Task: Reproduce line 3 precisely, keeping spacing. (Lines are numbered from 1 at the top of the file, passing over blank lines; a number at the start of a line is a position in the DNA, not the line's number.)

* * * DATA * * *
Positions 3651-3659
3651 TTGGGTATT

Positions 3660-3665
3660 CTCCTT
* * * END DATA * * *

Positions 3660-3665